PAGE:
Sunday’s processional final Tour de France stage that concluded in Paris confirmed Tadej Pogacar as winner of the race for a second year running.
In truth, Pogacar’s domination of the 2021 Tour has arguably appeared almost a procession at times, particularly after rivals such as countryman Primoz Roglic and Geraint Thomas both suffered crashes early on in the race.
Roglic crashed heavily on stage three, withdrawing from the race a few days later. Despite dislocating his shoulder on stage three, Thomas rode on but dropped down the rankings.
In the mountains, Pogacar was put under pressure by Jonas Vingegaard when the peloton climbed Mont Ventoux twice, but the Slovenian recovered to ensure he didn’t sufferany time loss. The Slovenian then won two summit finishes in the Pyrenees.
Pogacar announced himself to the world with his shock victory in last year’s Tour de France.
In the year since, he has become a bona fide sporting superstar and his second consecutive Tour victory caps what has been one of the most meteoric rises, of any athlete, in recent memory.
Still just 22 years of age, Pogacar looks set to be a dominant force in cycling’s Grand Tours for many years to come, but the Slovenian has scoffed at the idea that this was the start of a ‘Pogacar era.’
“I don’t consider this the ‘Pogacar era,'” the Slovenian cyclist told reporters after clinching another commanding victory on stage 18. “That’s just stupid in my opinion, but for sure a new era is coming.
“We see so many youngsters stepping up to the highest level and we will see a lot of battles between everybody, so many young names. The next few years will be really tough.”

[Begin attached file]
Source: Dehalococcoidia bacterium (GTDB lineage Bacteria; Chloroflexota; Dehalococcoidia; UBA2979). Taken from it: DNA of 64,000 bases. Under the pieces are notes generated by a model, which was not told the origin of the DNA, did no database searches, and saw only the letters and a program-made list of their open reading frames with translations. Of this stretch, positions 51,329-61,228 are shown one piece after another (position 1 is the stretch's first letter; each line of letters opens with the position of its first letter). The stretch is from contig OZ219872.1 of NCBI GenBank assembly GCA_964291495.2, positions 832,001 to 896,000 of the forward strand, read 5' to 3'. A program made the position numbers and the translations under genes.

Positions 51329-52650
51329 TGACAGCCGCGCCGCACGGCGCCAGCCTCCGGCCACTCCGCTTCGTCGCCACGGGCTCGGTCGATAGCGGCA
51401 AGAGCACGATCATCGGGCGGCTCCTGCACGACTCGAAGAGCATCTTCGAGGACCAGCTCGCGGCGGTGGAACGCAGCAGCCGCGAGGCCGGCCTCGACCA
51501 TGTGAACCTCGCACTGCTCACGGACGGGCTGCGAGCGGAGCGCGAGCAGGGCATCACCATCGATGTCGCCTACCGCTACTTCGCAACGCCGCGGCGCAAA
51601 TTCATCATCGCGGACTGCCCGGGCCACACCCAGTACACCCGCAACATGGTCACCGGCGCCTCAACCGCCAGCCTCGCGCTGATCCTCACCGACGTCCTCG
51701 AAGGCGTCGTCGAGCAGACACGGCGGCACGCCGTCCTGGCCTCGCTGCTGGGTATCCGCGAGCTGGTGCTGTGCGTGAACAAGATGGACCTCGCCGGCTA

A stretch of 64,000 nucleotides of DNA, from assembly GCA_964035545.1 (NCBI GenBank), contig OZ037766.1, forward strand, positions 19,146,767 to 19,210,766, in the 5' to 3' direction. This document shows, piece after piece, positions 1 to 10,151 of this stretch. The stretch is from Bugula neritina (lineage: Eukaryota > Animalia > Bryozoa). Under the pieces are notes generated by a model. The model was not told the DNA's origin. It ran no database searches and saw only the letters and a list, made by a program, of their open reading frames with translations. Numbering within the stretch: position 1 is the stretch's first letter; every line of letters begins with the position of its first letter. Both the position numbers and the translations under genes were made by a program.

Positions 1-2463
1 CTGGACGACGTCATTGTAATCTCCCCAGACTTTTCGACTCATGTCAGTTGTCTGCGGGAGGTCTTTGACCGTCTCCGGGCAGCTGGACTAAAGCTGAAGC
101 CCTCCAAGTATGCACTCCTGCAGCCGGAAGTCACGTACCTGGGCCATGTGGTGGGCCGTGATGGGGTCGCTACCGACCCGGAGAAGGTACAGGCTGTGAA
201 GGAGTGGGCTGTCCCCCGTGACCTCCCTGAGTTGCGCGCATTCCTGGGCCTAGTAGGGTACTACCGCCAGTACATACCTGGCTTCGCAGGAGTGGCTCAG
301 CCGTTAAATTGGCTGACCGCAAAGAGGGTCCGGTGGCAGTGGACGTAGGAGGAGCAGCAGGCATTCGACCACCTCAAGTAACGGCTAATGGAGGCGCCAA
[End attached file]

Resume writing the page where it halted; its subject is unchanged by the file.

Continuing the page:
However, former Tour de France winner Geraint Thomas, while admitting that Pogacar is “a talented guy”, told ITV4 that “nobody is unbeatable.”
Many of those battling it out at the highest level are Pogacar’s fellow Slovenians.
Primoz Roglic, 31, has already established himself as one of the best riders of his generation with two general classification wins in the Vuelta a España, while Matej Mohoric, just 26, is already a two-time Slovenian road race champion and boasts at least one individual stage win on each of cycling’s three Grand Tours, clinching his section Tour stage win on Friday.
Urska Zigart, Pogacar’s girlfriend, claimed the first professional win of her career at just 24 years of age earlier this season to add to the country’s burgeoning cycling reputation.
It is a remarkable achievement for the young nation of just two million people, which has already started to dethrone cycling’s more established powers. France, which hasn’t had a Tour winner since Bernard Hinault in 1985, has a population of more 67 million people.
Pogacar’s ascent to Tour de France glory perhaps wouldn’t have come as a surprise, the only surprise was that it happened so quickly.
Just three years ago, Pogacar won the prestigious Tour l’Avenir, a race for Under-23 riders that follows the conclusion the Tour de France and often some of the same route.
If Pogacar’s victory was one for the ages, this year’s Tour wasn’t always plain sailing, however, after a woman held out a banner and caused the crash of dozens of cyclists during the first stage.
According to the race’s video coverage of Saturday’s incident, the sign hit German rider Tony Martin who was cycling near the head of the pack. Martin fell, which led to the subsequent crash of dozens of riders behind him.
Cyclists fell en masse and the crash left bikes and bodies tangled in the road. The fall held the race up for several minutes.
The woman who allegedly held out a banner was identified and underwent police questioning, the Brest prosecutor’s office told CNN.
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